Award-winning Auckland cartoonist Ant Sang has now released his first graphic novel; an exciting, modern take on Chinese traditions and kung fu mytholAward-winning Auckland cartoonist Ant Sang has now released his first graphic novel; an exciting, modern take on Chinese traditions and kung fu mythology.
Shaolin Burning tells the twin stories of Deadly Plum Blossom, a feisty young woman rescued at birth, raised by a Shaolin nun, and trained in a new style of kung fu, and a vengeful former monk who’s cut a swath of destruction across China after escaping the razing of the Shaolin Temple. Deadly Plum Blossom is determined to prove herself, and sets off to challenge the most dangerous foe of all; the former Monk Who Doubts.
Sang’s debut novel-length effort is intriguing. His illustrations are stark, violent, and evocative; but a dash of colour instead of greyscale could have raised them to spectacular. Overall the story is an interesting fusion of myth, history, fantasy, and contemporary themes. Tattooed teenaged fighting gangs give a lively feel to old China, although their dialogue ‘clunked’ at times - the author appearing to try too hard for ‘modern’ with ‘bro’ and ‘waste them’ type slang that seems contrived.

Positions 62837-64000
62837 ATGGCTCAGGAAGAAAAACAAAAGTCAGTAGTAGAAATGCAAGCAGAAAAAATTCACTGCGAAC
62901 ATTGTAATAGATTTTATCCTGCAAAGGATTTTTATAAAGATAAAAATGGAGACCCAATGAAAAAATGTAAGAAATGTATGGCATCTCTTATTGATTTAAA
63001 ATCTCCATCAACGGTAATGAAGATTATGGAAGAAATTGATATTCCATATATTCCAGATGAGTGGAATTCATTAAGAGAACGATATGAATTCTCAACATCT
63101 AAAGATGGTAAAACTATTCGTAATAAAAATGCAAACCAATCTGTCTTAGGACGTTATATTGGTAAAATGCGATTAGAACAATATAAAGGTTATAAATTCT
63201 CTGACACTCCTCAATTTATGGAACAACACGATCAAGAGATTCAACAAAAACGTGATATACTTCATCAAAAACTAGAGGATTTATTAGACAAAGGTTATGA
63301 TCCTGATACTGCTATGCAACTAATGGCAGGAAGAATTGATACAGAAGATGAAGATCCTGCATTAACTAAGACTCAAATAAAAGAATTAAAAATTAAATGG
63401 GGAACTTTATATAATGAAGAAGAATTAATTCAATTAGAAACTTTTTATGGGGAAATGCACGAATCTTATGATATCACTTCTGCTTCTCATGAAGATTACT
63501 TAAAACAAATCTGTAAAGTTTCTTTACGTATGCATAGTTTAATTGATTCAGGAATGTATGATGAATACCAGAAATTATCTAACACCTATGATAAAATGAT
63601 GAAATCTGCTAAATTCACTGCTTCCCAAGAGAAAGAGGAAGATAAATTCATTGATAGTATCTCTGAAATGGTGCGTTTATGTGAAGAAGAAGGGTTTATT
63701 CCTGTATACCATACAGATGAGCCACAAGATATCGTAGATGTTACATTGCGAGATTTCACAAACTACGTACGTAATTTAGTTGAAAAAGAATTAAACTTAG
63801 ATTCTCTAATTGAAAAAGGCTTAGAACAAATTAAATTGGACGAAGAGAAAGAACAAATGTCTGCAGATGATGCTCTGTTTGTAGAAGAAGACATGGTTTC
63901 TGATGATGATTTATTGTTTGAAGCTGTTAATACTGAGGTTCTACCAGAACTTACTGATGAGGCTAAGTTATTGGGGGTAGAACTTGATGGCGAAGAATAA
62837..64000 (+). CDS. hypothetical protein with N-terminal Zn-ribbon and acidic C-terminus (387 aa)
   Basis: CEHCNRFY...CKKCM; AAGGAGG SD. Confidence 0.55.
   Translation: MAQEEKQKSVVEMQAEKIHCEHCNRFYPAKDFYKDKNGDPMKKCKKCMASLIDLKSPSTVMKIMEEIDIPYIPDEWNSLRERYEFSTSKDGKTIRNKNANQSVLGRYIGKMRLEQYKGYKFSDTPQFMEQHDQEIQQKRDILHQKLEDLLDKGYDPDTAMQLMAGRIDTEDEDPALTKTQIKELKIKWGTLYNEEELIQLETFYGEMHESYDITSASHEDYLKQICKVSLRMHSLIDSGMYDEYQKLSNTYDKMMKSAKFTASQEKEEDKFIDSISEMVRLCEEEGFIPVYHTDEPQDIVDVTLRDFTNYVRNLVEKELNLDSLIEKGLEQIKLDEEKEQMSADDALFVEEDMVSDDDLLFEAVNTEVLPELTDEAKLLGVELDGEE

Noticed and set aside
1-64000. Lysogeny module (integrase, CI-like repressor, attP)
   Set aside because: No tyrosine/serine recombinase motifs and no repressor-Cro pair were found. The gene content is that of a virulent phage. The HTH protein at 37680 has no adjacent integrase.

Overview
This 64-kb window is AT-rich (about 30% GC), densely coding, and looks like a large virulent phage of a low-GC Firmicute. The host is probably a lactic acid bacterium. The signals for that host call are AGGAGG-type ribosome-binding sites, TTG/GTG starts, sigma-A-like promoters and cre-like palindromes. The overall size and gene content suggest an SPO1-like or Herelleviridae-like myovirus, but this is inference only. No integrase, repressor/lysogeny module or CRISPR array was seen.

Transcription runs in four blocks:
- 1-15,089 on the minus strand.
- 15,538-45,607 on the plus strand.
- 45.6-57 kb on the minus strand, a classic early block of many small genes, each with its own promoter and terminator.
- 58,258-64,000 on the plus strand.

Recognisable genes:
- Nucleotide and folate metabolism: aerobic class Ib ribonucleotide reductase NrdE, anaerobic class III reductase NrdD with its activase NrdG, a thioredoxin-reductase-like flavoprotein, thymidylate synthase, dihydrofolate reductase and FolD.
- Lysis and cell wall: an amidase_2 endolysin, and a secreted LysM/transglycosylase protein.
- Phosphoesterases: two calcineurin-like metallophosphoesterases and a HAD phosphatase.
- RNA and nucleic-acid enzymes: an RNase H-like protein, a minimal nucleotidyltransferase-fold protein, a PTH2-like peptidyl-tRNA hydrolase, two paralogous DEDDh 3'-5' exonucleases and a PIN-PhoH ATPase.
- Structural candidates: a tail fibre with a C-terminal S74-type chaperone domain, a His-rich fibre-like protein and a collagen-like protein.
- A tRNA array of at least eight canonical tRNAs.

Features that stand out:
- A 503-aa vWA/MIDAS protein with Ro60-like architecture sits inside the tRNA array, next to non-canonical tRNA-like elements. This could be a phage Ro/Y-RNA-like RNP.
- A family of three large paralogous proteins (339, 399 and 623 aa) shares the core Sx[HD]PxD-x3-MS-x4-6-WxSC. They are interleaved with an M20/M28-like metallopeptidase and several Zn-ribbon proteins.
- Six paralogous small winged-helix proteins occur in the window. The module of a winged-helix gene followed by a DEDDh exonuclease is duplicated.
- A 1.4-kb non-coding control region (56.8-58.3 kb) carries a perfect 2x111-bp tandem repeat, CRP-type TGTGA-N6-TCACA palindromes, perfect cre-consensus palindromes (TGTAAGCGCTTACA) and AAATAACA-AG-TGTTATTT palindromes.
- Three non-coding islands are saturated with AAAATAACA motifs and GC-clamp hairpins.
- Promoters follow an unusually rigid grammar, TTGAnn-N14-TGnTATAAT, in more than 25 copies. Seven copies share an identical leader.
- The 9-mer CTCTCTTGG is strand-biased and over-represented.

But overall Shaolin Burning is a well-drawn, page-turning tale that would be an enjoyable read for many. Graphic novel uber-fans should add a star. ...more
It’s 1838 and part-Maori Wiki Coffin is scheduled to embark with the US Exploring Expedition from Virginia when he’s mistakenly arrested for murder beIt’s 1838 and part-Maori Wiki Coffin is scheduled to embark with the US Exploring Expedition from Virginia when he’s mistakenly arrested for murder before being tasked with surreptitiously investigating the expedition, on the high seas, to find the real killer. Druett marvellously combines mystery and history in a unique crime novel setting. Wiki is a terrific and engaging lead, the book is drenched in maritime colour and detail, and the murder mystery itself twists to a satisfying end....more
ICE STATION, the second novel from Matthew Reilly, is very cheesy and incredibly over-the-top to the point of utter ridiculousness at times, but at thICE STATION, the second novel from Matthew Reilly, is very cheesy and incredibly over-the-top to the point of utter ridiculousness at times, but at the same time still page-turning, exciting, and worth reading if you're after some mindless fun and action.
'Scarecrow' Schofield is a likeable main character, and Reilly brings several plot threads together well in a (very, even overly) action-packed tale set in (and beneath) the frozen wastelands of the Antarctic - a geographic region less travelled by both man and author.
You may have to disengage your brain while reading this, but at the same time you'll probably close the book with a smile on your face (if with tired eyes from rolling them a few times). ...more